6 Ways Diagnose a Problem Within Your PPC Account

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It happens to the best of us, you make some changes within an account and realize two days later your clicks or leads have dropped significantly and you’re not sure exactly why. In this post I’ll show you a few ways you can drill down and figure out mysterious problems within your PPC account.

  1. Keep a log: My first recommendation before you even begin managing PPC accounts is to keep a log of all your activities and changes you make to your account. In Google you can view your change history, however in Yahoo and MSN you must rely on your own notes to determine what you did two weeks ago that may have affected the account today. We use an online program called Basecamp. It’s free (to an extent) and allows you to create messages, to do lists, milestones, track time, submit files and more.  It’s how we at Hanapin write down and track all of our changes within our PPC and SEO accounts. This way, when there is a problem, you can go back to your changes log, and review what could have affected a negative change in your account.
  2. Timing is everything: The first step I would take in determining what caused a problem in my account is the timing of the event.  You can run reports in Google, Yahoo and MSN to determine whether the lack of clicks/leads happened over a span of a week, a few days or a couple of hours.  (However only in Google can you run a report on hours of the day to get that detailed information.) Once you determine the timing of the event, keep digging further.
  3. Campaign, ad group and keyword reports:  So, let’s say the problem occurred over a span of 2 days.  Run a campaign report for those two days, the week before those two days and the week after those two days.  Try and pinpoint which campaign saw the largest decrease in clicks/leads.  Once you pinpoint the campaign, keep going and drill down further to the ad group level, and then down to the keyword.  If you can find the source of the problem at the ad group level or keyword level, you can determine if your cost-per-click had decreased over that time or if you ad position had decreased over that time.  That may signal a change in ad group or keyword bid.
  4. No longer available or 404 errors:  Sometimes I’ll find a significant drop in leads from a particular ad group or keyword from a product or service expiring.  If you run an ecommerce site make sure your individual products are still active and available for purchase on the website.  Sometimes I’ll even find a loss in leads due to a page mysteriously 404’ing on my clients site. The best way to prevent this kind of problem is to use a program link checker which is free to use.  The link checker will allow you to enter your website URL and it will check all pages within that URL for broken or not found pages.
  5. Google Analytics:  Using Google Analytics is also a great way to drill down on particular keywords and comparing them to different time frames. You can run a report and when you go to select the date range there is an option to choose ‘compare to past’ where you can select two different date ranges and compare the performance of your keywords within those two date ranges.  This way you can see if there has been one keyword or a group of keywords that have declined in performance over those two periods of time.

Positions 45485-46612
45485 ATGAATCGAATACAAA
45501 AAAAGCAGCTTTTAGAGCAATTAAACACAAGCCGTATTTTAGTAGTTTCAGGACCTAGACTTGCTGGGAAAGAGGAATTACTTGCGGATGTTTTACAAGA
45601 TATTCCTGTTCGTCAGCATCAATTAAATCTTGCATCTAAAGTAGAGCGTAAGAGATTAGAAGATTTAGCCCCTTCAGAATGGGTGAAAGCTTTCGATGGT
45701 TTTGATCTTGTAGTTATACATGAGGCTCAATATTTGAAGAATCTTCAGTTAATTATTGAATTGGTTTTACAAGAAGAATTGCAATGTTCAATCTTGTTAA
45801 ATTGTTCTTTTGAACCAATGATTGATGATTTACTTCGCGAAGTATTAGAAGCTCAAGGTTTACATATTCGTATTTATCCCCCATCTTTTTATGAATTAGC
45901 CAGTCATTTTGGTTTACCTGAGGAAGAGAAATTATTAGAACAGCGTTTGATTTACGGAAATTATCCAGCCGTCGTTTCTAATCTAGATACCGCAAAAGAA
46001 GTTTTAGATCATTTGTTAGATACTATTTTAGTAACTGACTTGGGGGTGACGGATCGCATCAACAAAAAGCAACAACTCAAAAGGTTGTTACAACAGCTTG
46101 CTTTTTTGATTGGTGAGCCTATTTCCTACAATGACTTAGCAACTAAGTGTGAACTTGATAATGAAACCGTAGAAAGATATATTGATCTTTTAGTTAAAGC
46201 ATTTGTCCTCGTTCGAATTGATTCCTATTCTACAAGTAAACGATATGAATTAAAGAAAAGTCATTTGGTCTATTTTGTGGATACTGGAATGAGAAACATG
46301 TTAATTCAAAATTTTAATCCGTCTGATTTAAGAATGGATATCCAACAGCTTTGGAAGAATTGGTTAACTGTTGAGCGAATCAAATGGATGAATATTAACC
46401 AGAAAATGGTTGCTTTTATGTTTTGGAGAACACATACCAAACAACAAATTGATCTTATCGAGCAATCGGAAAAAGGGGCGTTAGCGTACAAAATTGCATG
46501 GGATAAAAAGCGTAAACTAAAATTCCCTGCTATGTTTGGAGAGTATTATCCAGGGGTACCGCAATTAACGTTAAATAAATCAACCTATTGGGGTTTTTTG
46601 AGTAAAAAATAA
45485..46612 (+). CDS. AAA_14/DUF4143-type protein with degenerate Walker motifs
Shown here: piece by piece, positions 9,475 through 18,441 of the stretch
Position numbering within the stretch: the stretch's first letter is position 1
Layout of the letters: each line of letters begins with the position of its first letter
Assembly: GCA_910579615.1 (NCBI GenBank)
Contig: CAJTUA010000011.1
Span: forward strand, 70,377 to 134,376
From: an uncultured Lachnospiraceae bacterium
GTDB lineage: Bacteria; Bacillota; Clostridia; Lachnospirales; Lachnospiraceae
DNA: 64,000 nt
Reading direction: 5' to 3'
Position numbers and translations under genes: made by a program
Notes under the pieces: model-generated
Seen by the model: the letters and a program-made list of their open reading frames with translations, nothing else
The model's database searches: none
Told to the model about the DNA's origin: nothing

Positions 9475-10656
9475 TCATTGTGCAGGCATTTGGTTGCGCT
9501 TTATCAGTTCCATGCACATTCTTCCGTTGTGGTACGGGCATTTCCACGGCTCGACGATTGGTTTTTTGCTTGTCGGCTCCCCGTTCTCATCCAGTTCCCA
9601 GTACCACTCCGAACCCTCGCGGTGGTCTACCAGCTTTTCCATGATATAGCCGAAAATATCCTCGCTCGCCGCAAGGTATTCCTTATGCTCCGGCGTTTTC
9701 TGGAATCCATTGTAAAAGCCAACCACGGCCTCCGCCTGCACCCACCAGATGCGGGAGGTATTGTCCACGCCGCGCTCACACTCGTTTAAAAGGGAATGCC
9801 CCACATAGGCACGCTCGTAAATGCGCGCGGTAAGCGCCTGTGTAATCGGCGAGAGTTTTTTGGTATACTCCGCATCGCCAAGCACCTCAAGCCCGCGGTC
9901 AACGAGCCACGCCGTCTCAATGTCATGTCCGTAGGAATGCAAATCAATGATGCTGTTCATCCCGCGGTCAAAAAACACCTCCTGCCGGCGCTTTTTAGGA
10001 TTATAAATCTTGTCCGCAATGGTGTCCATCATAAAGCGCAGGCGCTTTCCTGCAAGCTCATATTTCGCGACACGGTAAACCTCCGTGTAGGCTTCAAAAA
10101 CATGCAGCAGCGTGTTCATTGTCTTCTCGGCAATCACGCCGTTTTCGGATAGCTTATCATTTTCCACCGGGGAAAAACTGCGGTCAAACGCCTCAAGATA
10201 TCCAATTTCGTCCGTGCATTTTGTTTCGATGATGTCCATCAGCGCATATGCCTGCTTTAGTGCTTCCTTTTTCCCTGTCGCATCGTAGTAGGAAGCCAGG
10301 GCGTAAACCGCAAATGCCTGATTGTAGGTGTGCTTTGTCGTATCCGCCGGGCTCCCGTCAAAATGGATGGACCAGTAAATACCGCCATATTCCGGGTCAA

6. Tracking issues: Another thing to look out for is tracking issues.  If there is any change in your PPC URL tracking that can significantly influence your PPC traffic in either positive or negative ways. This is why it’s critical to document any change you make, especially if you have several people working on one account.  If someone makes changes to the tracking for a particular ad group or campaign, then you probably will see a difference in PPC traffic/leads.  The best way to determine if there has been a change to your PPC tracking is to URL a URL report over a period of time and compare that data from different date ranges.  Another tracking issue could be that your conversion tracking code could have been removed from your landing pages. This has happened to me before when a client was making changes to the site and unknowingly cleared out the tracking code.  This would be a rather noticeable change in leads coming in, unless you only receive a few leads throughout the month. Always double check your tracking code on your landing pages yourself!

Diagnosing problems within an account is about drilling down further and further until you feel you have successfully found what happened to cause the problem.  If you have done your research and still can’t find the source of the problem, it’s always a good idea to introduce a colleague to the situation and get a fresh perspective on what the issue may be.

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  • Kalin

    Great list, however I believe that there is a major piece that is missing on this article, what type of problem is occurring in the account. For example, if the cost per conversion is drastically gone up but cost is relatively the same then starting your troubleshooting by looking at conversion tracking scripts will save a ton of time. If cost has drastically gone up, then using the drill down method to start can save a ton of time. The reason that I bring this up is that each type of problem requires a different list of checks to run in effort to save time and frustration on trouble shooting the issue. I think diagnosing what type of problem occurred and then when it occurred is the first step. Once those two have been identified you can have a list of what to check first…may make a great follow up article. As always love the blog and thanks for the list..

  • http://www.ppchero.com Amber

    Hi Kalin, I absolutely agree with you. Great tip! Thanks for reading!